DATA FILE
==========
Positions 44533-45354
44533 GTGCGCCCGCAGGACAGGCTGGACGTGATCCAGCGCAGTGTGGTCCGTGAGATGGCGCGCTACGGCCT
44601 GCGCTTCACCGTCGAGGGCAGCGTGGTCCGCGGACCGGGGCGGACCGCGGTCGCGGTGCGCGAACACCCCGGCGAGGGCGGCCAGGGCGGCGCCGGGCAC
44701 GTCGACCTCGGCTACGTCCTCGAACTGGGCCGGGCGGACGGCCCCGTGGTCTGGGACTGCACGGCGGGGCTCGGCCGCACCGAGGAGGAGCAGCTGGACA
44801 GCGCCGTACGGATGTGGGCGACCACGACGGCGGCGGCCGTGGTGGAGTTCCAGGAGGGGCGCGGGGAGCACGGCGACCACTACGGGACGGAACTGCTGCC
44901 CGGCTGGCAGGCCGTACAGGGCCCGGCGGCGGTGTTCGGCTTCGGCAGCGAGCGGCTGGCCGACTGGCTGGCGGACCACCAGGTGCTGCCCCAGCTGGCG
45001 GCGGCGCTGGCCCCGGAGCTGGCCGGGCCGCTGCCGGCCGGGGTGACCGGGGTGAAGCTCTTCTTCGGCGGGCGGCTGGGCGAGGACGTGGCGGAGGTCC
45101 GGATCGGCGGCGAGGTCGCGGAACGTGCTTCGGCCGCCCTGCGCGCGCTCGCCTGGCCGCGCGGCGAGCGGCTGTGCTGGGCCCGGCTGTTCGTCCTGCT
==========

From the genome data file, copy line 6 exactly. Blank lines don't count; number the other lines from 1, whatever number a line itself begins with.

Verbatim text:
44901 CGGCTGGCAGGCCGTACAGGGCCCGGCGGCGGTGTTCGGCTTCGGCAGCGAGCGGCTGGCCGACTGGCTGGCGGACCACCAGGTGCTGCCCCAGCTGGCG